Jesus’ story, “The Good Samaritan,” is a story about asking the right question.

Jesus told the story as part of his conversation with a lawyer.  The lawyer asked the wrong question.  The lawyer’s question was, “And who is my neighbor?”  Whether he was sincere or not, the purpose of his question was to establish a limit as to who he was obliged to help, and how much.  To ask, “And who is my neighbor?” is to imply, “And who is not my neighbor?”  Wrong question.

The question Jesus asked at the conclusion of his story is, “Which of these three was a neighbor to the man who fell into the hands of the robbers?”  Jesus’ concern wasn’t limiting liability but limitless love.  Instead of worrying about the minimum he had to do, he was interested in doing as much as possible.  Jesus question wasn’t “Who is my neighbor?” but “How can I be a neighbor?”  Right question.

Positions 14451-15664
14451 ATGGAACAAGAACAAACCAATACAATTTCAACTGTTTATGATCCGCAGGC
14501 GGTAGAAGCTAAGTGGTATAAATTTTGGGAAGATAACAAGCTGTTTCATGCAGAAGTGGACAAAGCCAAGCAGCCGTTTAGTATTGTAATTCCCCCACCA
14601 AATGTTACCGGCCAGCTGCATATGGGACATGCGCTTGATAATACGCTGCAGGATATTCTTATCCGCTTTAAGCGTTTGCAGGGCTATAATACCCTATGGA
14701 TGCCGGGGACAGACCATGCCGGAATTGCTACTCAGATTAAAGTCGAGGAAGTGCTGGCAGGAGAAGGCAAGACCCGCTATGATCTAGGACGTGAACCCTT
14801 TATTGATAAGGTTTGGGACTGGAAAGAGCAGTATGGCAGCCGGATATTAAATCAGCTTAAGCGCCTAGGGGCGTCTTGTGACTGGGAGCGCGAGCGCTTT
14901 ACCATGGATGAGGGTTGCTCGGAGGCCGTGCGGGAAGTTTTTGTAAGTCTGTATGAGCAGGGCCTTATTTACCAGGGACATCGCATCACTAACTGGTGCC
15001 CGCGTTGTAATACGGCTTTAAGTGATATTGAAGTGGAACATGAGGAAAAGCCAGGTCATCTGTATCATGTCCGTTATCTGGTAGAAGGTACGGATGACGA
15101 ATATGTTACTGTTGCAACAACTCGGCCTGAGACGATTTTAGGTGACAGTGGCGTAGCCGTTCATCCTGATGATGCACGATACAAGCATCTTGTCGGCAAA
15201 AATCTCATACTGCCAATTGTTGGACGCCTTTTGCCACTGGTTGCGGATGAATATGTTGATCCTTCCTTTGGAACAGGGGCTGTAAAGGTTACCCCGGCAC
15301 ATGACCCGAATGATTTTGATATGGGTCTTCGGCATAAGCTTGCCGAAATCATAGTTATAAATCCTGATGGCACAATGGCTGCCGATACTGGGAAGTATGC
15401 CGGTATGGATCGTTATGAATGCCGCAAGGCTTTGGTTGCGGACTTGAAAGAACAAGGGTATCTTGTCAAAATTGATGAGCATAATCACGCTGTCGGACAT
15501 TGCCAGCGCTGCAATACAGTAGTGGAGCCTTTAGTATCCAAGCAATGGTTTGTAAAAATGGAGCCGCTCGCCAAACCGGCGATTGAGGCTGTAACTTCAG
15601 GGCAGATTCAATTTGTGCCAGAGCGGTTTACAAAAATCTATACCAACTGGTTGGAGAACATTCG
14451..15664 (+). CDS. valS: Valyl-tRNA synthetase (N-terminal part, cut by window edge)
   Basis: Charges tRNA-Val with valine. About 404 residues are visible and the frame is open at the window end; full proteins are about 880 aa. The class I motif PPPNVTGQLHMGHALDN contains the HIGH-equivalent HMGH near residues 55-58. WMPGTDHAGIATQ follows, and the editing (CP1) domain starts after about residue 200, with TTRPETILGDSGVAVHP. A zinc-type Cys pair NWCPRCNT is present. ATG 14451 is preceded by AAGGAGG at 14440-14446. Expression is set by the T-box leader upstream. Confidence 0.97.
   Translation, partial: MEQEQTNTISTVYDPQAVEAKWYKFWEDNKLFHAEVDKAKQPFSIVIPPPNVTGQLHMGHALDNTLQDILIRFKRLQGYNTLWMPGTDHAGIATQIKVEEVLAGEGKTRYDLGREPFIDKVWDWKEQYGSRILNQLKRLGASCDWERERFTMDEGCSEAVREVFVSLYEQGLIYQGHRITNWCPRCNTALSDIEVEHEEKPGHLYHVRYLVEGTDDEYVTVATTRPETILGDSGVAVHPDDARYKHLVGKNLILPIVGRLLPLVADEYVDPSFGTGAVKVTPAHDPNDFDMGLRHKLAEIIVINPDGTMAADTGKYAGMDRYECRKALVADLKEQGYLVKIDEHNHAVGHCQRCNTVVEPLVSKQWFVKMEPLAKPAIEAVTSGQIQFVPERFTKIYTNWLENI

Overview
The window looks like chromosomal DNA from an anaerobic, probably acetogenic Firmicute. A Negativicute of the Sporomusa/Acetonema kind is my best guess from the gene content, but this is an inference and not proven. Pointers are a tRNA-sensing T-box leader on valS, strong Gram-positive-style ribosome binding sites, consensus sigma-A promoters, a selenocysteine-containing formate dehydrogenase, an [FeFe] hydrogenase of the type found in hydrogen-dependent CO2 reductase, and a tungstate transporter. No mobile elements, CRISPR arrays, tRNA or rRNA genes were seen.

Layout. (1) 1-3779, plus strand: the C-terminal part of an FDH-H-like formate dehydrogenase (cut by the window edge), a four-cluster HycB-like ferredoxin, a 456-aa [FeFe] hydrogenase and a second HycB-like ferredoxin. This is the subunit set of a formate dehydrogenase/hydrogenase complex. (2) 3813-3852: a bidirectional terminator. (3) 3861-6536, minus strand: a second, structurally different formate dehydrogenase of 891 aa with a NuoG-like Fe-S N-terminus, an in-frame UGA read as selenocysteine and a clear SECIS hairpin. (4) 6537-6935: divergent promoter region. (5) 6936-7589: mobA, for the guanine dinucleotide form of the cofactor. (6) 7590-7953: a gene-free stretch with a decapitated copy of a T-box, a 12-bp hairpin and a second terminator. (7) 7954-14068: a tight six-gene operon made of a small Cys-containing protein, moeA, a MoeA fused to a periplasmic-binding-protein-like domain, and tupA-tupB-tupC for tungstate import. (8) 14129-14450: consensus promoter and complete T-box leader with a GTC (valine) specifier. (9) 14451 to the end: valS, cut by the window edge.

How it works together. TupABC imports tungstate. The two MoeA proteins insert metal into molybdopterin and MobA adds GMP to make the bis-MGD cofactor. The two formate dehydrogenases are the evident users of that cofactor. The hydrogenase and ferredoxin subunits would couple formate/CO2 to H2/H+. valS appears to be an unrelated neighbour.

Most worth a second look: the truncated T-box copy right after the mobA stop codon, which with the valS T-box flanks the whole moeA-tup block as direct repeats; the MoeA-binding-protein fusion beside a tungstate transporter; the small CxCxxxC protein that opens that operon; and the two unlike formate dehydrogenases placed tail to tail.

One other question is implied by the story.  Who is the Good Samaritan?  The answer: the Good Samaritan is Jesus.  He comes out of nowhere, he helps whoever he can, he doesn’t count the cost.  The Good Samaritan is Jesus.  And who are we in the story?  We are the poor fellow who was beaten and robbed and left for dead.  We are the helpless people for whom there is no hope, but for Jesus.

In our sermon this Sunday we will talk about the story of the Good Samaritan.